Xerxes I (518 – 465, r. 486 – 465 BCE) was the fourth king of the Achaemenid Persian Empire (ca. 550 – 330 BCE), grandson of its founder, Cyrus the Great (600 – 530, r. 559 – 530 BCE), and son of its most prominent ruler, Darius the Great (550 – 486, r. 522 – 486 BCE). He is best remembered by ancient and modern scholars for his failed attempt to conquer mainland Greece in 480 – 479. In the present volume Richard Stoneman has two aims: to discern the origins of this image of Xerxes and “to recreate something of what it was to be the ruler of the largest empire the world had yet seen”.
Chapter one is devoted to the turbulent events surrounding Darius’ and Xerxes’ accession to the throne and includes information about the education and the investiture of Xerxes, which is relevant for Xerxes’ successors as well.
Chapter two examines the Persian Empire’s territory, economy, cultural and political influence within its borders as well as its court and high officials (with a focus on those of non-Persian descent). This chapter also contains an informative section on Greek and Jewish authors and texts contemporary or near-contemporary to Xerxes that are or can be used as source material for his life and exploits. However, this interposing section disrupts the chapter’s cohesion somewhat and would have served the book better if it had been included in the introduction instead.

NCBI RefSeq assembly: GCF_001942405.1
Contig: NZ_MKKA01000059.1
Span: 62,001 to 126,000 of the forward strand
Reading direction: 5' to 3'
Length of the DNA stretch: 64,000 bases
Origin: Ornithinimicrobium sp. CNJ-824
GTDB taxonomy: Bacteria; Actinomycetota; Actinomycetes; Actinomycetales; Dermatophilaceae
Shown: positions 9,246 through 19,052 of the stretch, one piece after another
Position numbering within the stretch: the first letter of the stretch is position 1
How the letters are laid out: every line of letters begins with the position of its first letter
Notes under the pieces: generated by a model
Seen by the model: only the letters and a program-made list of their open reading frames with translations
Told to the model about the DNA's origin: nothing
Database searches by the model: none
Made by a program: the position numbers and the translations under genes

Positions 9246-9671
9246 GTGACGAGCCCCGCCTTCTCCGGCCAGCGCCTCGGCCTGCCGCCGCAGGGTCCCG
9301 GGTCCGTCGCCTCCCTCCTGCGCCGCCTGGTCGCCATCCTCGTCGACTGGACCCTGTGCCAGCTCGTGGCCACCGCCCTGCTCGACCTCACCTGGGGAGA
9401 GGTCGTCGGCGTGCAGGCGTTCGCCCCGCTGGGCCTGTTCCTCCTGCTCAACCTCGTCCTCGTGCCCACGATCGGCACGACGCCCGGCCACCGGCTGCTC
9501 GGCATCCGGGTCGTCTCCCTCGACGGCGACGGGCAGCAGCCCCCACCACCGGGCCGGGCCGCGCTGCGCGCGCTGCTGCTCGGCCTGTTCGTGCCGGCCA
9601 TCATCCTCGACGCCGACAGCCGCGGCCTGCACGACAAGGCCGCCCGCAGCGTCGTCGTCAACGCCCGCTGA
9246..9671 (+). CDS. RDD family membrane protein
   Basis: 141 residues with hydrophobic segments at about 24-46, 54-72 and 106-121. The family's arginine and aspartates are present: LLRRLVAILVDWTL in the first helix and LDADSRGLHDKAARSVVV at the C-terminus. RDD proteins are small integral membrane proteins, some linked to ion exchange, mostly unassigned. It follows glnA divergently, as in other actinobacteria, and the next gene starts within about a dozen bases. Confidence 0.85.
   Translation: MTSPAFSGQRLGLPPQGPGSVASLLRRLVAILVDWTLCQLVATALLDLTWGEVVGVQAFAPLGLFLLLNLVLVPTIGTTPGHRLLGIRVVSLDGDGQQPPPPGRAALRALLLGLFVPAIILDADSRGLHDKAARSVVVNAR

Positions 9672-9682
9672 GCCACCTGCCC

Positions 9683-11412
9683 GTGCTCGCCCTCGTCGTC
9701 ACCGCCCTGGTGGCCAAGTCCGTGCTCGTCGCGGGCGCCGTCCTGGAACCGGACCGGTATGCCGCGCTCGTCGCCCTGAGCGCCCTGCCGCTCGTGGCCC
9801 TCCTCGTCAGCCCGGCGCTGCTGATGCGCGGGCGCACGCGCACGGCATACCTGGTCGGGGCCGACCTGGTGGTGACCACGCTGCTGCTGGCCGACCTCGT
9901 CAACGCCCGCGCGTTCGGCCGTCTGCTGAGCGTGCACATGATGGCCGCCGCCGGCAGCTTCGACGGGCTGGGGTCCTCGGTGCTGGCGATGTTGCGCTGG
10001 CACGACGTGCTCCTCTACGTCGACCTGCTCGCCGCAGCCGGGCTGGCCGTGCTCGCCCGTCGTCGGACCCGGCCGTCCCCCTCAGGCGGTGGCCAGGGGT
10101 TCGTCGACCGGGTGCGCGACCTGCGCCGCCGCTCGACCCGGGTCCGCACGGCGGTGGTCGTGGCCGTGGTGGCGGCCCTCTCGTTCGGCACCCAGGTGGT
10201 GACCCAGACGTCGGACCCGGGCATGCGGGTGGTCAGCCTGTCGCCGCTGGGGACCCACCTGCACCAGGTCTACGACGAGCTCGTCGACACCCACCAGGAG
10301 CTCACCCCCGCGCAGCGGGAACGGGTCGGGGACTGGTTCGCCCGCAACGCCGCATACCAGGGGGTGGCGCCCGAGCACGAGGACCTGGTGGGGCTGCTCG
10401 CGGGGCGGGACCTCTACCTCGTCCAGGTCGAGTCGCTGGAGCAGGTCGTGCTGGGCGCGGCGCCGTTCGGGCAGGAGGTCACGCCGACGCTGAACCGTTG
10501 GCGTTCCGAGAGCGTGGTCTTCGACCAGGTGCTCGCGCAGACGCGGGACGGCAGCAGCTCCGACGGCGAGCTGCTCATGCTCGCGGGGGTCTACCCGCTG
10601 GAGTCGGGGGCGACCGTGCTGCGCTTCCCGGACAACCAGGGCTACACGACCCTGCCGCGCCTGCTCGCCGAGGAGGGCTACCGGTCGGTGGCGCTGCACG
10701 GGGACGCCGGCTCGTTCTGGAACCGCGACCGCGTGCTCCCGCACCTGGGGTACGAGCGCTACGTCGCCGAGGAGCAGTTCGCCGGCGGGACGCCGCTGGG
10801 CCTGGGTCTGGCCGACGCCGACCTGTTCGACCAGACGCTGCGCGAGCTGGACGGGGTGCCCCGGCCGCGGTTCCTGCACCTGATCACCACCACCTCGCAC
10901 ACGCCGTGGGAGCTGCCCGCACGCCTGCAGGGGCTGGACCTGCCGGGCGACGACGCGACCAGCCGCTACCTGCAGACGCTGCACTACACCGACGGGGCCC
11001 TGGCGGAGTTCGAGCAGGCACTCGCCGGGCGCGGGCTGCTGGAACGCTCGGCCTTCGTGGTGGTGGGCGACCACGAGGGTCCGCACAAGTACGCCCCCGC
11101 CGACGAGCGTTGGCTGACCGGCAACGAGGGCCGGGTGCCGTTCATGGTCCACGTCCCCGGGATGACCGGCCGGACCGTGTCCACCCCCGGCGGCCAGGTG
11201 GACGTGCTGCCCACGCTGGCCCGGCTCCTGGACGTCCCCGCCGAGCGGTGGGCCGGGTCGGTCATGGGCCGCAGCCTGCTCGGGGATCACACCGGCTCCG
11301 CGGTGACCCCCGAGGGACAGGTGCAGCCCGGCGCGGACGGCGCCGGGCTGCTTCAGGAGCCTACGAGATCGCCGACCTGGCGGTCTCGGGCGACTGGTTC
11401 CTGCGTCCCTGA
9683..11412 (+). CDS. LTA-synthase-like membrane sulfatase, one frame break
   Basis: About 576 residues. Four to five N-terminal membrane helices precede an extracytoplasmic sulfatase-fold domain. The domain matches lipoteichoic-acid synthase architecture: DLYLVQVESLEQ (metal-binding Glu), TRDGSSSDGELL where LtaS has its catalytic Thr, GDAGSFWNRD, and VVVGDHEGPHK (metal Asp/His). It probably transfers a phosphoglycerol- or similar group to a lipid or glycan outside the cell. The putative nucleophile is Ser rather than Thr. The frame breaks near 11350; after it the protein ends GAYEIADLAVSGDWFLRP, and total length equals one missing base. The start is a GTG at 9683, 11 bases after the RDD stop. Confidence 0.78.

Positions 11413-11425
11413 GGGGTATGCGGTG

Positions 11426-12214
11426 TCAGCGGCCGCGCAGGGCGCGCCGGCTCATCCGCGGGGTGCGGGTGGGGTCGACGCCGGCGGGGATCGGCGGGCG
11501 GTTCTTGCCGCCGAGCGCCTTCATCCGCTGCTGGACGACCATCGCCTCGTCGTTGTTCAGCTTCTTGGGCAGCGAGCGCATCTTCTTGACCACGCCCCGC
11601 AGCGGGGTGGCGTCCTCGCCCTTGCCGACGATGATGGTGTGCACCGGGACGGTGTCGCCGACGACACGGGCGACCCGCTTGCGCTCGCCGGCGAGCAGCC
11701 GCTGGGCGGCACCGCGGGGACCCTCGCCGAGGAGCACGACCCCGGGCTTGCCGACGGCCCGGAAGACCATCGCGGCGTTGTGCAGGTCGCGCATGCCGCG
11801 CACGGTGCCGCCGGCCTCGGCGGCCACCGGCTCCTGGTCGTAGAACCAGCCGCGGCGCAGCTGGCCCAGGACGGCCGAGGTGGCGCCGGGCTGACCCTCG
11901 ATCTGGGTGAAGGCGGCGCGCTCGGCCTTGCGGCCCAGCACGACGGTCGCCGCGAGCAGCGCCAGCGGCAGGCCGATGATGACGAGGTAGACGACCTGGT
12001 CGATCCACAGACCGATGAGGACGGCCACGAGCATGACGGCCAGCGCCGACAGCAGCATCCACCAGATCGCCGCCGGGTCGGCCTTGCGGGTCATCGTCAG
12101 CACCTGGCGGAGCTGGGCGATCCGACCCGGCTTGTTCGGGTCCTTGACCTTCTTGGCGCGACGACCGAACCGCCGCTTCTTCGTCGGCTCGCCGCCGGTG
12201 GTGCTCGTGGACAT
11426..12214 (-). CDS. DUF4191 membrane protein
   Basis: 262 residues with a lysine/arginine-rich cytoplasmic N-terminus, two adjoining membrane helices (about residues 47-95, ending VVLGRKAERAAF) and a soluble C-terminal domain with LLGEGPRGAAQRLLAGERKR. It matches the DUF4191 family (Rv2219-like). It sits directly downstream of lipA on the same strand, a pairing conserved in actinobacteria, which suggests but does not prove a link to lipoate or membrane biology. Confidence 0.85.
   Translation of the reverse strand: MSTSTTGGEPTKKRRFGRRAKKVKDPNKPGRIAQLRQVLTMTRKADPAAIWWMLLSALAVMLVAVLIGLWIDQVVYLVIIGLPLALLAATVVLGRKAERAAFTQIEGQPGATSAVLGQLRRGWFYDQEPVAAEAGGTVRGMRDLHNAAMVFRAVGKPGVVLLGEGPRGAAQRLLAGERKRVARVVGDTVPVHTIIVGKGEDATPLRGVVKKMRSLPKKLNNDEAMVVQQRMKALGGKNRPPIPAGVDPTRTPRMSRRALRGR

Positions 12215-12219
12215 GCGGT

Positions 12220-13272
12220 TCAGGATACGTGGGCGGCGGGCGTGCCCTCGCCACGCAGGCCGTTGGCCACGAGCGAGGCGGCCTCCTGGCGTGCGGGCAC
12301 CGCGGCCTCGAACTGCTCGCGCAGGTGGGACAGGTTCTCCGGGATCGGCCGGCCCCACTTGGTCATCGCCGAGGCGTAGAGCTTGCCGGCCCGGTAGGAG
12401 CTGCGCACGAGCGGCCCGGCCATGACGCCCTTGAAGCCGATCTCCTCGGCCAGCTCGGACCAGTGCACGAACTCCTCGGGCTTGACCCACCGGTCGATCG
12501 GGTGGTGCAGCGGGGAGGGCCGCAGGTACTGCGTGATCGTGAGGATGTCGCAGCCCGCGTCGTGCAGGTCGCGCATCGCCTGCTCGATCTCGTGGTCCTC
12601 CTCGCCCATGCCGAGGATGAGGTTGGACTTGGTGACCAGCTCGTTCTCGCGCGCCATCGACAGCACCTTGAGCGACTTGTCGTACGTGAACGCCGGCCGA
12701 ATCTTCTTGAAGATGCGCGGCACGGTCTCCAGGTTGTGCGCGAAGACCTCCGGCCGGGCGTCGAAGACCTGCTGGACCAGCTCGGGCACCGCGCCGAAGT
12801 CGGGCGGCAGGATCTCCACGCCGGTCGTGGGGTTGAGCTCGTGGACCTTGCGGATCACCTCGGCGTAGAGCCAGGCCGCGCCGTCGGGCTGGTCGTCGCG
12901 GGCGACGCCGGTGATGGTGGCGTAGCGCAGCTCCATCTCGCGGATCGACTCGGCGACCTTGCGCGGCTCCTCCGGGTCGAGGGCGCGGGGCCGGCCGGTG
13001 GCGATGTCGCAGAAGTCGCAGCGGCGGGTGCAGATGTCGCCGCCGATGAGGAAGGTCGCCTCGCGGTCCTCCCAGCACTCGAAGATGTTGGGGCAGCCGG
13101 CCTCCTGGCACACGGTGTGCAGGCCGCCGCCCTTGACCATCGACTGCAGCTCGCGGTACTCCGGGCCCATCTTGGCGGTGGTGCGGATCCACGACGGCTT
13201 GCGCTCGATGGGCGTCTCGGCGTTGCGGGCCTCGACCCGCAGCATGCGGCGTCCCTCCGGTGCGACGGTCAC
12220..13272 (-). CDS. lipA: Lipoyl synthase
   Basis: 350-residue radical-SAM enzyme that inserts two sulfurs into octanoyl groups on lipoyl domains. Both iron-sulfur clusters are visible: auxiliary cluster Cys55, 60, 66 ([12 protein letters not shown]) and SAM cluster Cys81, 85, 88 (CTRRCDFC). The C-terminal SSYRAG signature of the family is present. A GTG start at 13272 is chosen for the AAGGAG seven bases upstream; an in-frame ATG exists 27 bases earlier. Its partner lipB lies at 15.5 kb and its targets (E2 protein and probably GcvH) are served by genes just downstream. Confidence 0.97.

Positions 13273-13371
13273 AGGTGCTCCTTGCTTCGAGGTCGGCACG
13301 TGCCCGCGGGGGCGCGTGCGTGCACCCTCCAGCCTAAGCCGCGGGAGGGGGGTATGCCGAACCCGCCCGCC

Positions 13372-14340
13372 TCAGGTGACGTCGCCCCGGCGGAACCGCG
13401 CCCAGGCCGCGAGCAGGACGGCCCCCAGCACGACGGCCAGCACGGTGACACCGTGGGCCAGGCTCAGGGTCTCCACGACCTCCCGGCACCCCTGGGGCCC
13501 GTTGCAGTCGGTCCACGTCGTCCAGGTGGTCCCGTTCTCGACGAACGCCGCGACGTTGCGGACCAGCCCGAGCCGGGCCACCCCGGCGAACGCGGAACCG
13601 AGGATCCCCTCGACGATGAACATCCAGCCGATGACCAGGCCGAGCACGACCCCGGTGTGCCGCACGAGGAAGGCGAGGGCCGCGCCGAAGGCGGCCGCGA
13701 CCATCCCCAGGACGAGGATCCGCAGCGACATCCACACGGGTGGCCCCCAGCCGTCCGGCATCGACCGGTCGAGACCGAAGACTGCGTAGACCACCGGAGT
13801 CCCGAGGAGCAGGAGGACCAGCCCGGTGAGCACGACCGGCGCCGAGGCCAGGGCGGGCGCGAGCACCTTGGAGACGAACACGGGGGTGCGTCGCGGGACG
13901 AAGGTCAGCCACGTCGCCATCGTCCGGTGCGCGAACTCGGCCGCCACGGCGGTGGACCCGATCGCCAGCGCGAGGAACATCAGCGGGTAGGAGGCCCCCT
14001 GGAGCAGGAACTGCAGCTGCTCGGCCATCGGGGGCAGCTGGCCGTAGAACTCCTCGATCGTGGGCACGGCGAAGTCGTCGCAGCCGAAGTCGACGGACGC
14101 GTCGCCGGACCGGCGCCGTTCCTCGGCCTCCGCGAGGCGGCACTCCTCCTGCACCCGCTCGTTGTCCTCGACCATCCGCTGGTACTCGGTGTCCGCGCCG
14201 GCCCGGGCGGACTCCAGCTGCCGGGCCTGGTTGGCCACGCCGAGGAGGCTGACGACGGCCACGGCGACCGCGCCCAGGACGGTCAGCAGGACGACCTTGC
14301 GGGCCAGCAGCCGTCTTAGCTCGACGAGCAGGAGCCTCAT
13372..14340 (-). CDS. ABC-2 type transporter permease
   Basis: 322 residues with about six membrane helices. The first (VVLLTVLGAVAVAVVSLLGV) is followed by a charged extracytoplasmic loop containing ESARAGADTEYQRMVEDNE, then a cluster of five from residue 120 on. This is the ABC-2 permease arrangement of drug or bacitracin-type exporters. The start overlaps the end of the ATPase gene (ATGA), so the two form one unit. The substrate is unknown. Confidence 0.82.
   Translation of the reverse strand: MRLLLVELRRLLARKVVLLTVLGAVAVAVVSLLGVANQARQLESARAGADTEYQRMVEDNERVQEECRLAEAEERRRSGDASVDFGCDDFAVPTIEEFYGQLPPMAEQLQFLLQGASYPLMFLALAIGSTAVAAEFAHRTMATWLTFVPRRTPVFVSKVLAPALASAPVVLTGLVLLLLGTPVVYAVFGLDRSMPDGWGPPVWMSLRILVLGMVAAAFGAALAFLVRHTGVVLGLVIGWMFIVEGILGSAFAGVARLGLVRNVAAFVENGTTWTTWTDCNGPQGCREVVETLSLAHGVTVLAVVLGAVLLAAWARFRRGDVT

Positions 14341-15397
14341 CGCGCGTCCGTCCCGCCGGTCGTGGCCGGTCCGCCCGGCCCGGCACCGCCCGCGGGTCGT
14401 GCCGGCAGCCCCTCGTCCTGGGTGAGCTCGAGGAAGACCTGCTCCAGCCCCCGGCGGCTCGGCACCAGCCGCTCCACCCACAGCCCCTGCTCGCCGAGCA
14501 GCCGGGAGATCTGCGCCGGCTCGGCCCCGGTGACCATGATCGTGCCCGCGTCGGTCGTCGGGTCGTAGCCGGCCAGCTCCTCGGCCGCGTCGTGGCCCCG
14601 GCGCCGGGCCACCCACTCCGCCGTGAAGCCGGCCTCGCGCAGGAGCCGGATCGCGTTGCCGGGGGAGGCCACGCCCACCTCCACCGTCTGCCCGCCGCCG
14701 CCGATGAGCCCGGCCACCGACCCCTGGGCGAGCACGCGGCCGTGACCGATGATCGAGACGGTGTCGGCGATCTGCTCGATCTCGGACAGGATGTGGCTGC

Chapter three takes as its subject the actual visual image of the Persian king. The author focuses mostly on recounting stories about the splendor of Persian (royal) gardens and the Persian custom of executing offenders against members of the royal family via inventive and cruel methods of torture.
Chapter four turns to the religion of Xerxes (and the Achaemenids), possibly the most complex and controversial topic of the study of the Achaemenid Empire. Stoneman succeeds in offering an informative and compressed account of issues such as Zoroaster’s date and origins, the connection between Darius’ father Hystaspes/Vishtaspa and the Avestan Gushtasp, the links between Darius’ family and Bactria, and whether/when the Achaemenids became Zoroastrians, issues which are still part of ongoing scholarly dispute. Unfortunately, regarding the discussion of ‘fire temples’/Iranian temples, Stoneman is unfamiliar with Michael Shenkar’s work,1 which results in an incomplete presentation of the topic.
Chapters five and six are devoted to Xerxes’ Greek expedition. Five covers the period from the first year of Xerxes’ reign and the preparations for the expedition to the naval battle at Artemision. Six begins from the Persian siege of Athens and concludes with the battle of Plataea and the reception of Xerxes’s defeat in Persia and Greece. These two chapters deal with a topic that was and will be the topic of numerous books and articles. It contains the narrative, events, texts and information associated with the subject, though the focal point is on Xerxes, his behavior and his actions.
Chapter seven centers on Xerxes’ building program in Persepolis, the capital of the Achaemenid Empire. Stoneman does not offer a thorough and detailed account of Persepolis but focuses instead on Xerxes’ activities at the site in a successful attempt to disentangle them from the longstanding notion that Xerxes after his defeat in Greece withdrew from the actual governance of his empire and surrendered to the pleasures of the flesh for his satisfaction. This point of view has had an impact on how scholars have perceived Persepolis: i.e., one of the major buildings of the site was identified by the archaeologists as the ‘Harem’ of Xerxes; its actual function is still under dispute.